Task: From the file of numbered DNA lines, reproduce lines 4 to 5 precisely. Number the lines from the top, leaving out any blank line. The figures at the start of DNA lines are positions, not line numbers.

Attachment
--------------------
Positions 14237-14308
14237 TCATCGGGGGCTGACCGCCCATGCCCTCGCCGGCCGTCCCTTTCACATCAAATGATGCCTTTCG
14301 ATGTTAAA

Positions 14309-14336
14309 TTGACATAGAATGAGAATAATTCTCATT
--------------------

Positions 14309-14336
14309 TTGACATAGAATGAGAATAATTCTCATT